Storage and Distribution Managers

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About the Job

Plan, direct, or coordinate the storage or distribution operations within an organization or the activities of organizations that are engaged in storing or distributing materials or products.

It is also Called

  • Ammunition Storage Superintendent
  • Building Supervisor
  • Bulk Plant Manager
  • Cold Storage Supervisor
  • Compressor Stations Superintendent
  • Customer Service Manager
  • Dispatch Manager
  • Dispatcher
  • Distribution Center Manager
  • Distribution Coordinator

What They Do

  • Prepare and manage departmental budgets.
  • Supervise the activities of workers engaged in receiving, storing, testing, and shipping products or materials.
  • Interview, select, and train warehouse and supervisory personnel.
  • Plan, develop, or implement warehouse safety and security programs and activities.
  • Prepare or direct preparation of correspondence, reports, and operations, maintenance, and safety manuals.
  • Issue shipping instructions and provide routing information to ensure that delivery times and locations are coordinated.
  • Confer with department heads to coordinate warehouse activities, such as production, sales, records control, or purchasing.
  • Review invoices, work orders, consumption reports, or demand forecasts to estimate peak delivery periods and to issue work assignments.
  • Inspect physical conditions of warehouses, vehicle fleets, or equipment and order testing, maintenance, repairs, or replacements.
  • Schedule or monitor air or surface pickup, delivery, or distribution of products or materials.

Interests

People who work in this occupation generally have the interest code: EC.

This means people who work in this occupation generally have Enterprising interests, but also prefer Conventional environments.

Work Values

People who work in this occupation generally prize Relationships, but also value Independence and Working Conditions in their jobs.

Things They Need to Know

  • Administration and Management - Knowledge of business and management principles involved in strategic planning, resource allocation, human resources modeling, leadership technique, production methods, and coordination of people and resources.
  • Transportation - Knowledge of principles and methods for moving people or goods by air, rail, sea, or road, including the relative costs and benefits.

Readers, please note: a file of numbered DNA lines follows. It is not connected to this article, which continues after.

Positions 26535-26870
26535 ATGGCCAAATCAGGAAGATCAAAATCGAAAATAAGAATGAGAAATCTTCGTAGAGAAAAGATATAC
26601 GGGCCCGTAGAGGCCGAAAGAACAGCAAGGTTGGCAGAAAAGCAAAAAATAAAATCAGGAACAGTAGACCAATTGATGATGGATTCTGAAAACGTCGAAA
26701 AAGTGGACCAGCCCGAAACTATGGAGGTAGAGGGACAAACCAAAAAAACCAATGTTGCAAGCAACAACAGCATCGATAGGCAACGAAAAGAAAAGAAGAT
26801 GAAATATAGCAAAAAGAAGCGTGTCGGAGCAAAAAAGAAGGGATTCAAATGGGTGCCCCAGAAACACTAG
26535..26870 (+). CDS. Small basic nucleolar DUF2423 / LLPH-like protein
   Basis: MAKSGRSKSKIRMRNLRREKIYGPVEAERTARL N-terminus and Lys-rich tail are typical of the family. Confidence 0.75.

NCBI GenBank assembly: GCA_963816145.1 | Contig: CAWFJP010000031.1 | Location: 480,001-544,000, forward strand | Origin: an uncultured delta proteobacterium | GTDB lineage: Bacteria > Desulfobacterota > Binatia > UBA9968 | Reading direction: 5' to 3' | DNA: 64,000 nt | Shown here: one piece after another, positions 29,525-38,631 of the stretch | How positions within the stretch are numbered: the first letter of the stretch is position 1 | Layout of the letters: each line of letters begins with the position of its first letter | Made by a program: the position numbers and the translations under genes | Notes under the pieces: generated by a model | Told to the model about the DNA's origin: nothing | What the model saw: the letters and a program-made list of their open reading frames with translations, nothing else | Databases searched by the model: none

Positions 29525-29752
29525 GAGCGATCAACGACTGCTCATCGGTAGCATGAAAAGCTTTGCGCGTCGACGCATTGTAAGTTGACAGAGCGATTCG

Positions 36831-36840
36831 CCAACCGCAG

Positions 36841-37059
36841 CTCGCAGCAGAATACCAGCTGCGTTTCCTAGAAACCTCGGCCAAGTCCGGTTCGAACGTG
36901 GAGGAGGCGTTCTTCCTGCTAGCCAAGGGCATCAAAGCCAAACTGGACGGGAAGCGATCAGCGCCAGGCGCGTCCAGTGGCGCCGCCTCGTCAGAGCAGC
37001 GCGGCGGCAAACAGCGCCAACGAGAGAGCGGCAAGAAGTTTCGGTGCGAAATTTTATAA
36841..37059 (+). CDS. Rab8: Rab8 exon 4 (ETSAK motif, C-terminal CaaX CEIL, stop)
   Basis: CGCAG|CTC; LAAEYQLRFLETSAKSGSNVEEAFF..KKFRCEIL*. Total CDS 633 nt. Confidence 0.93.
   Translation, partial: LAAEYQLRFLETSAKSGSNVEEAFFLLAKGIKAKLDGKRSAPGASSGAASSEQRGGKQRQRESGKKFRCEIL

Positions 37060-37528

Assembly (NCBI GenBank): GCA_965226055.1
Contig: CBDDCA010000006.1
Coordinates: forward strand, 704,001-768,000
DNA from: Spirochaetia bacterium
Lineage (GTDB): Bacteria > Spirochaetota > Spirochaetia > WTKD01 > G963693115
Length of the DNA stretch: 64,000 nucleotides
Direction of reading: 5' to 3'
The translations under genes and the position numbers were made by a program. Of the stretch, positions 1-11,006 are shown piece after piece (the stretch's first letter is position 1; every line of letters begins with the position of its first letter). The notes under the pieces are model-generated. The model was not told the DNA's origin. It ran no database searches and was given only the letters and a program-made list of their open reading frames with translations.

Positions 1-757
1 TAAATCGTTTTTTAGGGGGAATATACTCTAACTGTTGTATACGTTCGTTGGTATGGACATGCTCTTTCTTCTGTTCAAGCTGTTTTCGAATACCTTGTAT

• Personnel and Human Resources - Knowledge of principles and procedures for personnel recruitment, selection, training, compensation and benefits, labor relations and negotiation, and personnel information systems.
  • Mathematics - Knowledge of arithmetic, algebra, geometry, calculus, statistics, and their applications.
  • Customer and Personal Service - Knowledge of principles and processes for providing customer and personal services. This includes customer needs assessment, meeting quality standards for services, and evaluation of customer satisfaction.

Things They Need to Be Able to Do

  • Speaking - Talking to others to convey information effectively.
  • Active Listening - Giving full attention to what other people are saying, taking time to understand the points being made, asking questions as appropriate, and not interrupting at inappropriate times.
  • Critical Thinking - Using logic and reasoning to identify the strengths and weaknesses of alternative solutions, conclusions or approaches to problems.
  • Monitoring - Monitoring/Assessing performance of yourself, other individuals, or organizations to make improvements or take corrective action.
  • Coordination - Adjusting actions in relation to others' actions.
  • Writing - Communicating effectively in writing as appropriate for the needs of the audience.
  • Reading Comprehension - Understanding written sentences and paragraphs in work related documents.

Education Required

Most of these occupations require a four-year bachelor's degree, but some do not.

LMI Region

Wages

In 2013, the average annual wage in United States was $91,220 with most people making between $49,370 and $142,540

Outlook

0.00%
avg. annual growth

During 2010, this occupation employed approximately 98,000 people in United States. It is projected that there will be 108,000 employed in 2020.

This occupation will have about 0 openings due to growth and about 33,000 replacement openings for approximately 33,000 total annual openings.